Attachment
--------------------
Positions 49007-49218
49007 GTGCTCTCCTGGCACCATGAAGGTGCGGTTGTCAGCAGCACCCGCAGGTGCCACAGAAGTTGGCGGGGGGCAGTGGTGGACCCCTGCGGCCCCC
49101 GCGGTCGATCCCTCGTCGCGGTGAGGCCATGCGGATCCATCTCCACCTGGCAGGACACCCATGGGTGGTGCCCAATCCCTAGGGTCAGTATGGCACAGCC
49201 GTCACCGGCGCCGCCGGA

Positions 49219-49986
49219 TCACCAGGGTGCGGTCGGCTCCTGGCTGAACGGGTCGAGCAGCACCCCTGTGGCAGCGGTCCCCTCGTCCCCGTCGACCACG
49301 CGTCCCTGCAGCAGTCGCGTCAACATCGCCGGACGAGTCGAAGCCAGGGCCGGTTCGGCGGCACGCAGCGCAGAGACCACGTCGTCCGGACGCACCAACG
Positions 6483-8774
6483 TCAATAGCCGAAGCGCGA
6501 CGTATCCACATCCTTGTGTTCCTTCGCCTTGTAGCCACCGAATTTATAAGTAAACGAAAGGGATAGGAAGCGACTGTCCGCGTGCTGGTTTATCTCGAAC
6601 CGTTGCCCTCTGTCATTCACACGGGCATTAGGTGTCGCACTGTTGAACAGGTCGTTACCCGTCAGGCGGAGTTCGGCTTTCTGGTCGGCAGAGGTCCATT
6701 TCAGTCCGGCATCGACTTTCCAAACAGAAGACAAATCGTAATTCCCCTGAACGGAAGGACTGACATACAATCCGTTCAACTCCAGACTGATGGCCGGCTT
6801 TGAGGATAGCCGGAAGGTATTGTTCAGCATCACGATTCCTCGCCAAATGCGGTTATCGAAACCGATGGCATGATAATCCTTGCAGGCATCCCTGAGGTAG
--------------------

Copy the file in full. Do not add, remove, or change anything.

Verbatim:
Positions 49007-49218
49007 GTGCTCTCCTGGCACCATGAAGGTGCGGTTGTCAGCAGCACCCGCAGGTGCCACAGAAGTTGGCGGGGGGCAGTGGTGGACCCCTGCGGCCCCC
49101 GCGGTCGATCCCTCGTCGCGGTGAGGCCATGCGGATCCATCTCCACCTGGCAGGACACCCATGGGTGGTGCCCAATCCCTAGGGTCAGTATGGCACAGCC
49201 GTCACCGGCGCCGCCGGA

Positions 49219-49986
49219 TCACCAGGGTGCGGTCGGCTCCTGGCTGAACGGGTCGAGCAGCACCCCTGTGGCAGCGGTCCCCTCGTCCCCGTCGACCACG
49301 CGTCCCTGCAGCAGTCGCGTCAACATCGCCGGACGAGTCGAAGCCAGGGCCGGTTCGGCGGCACGCAGCGCAGAGACCACGTCGTCCGGACGCACCAACG
Positions 6483-8774
6483 TCAATAGCCGAAGCGCGA
6501 CGTATCCACATCCTTGTGTTCCTTCGCCTTGTAGCCACCGAATTTATAAGTAAACGAAAGGGATAGGAAGCGACTGTCCGCGTGCTGGTTTATCTCGAAC
6601 CGTTGCCCTCTGTCATTCACACGGGCATTAGGTGTCGCACTGTTGAACAGGTCGTTACCCGTCAGGCGGAGTTCGGCTTTCTGGTCGGCAGAGGTCCATT
6701 TCAGTCCGGCATCGACTTTCCAAACAGAAGACAAATCGTAATTCCCCTGAACGGAAGGACTGACATACAATCCGTTCAACTCCAGACTGATGGCCGGCTT
6801 TGAGGATAGCCGGAAGGTATTGTTCAGCATCACGATTCCTCGCCAAATGCGGTTATCGAAACCGATGGCATGATAATCCTTGCAGGCATCCCTGAGGTAG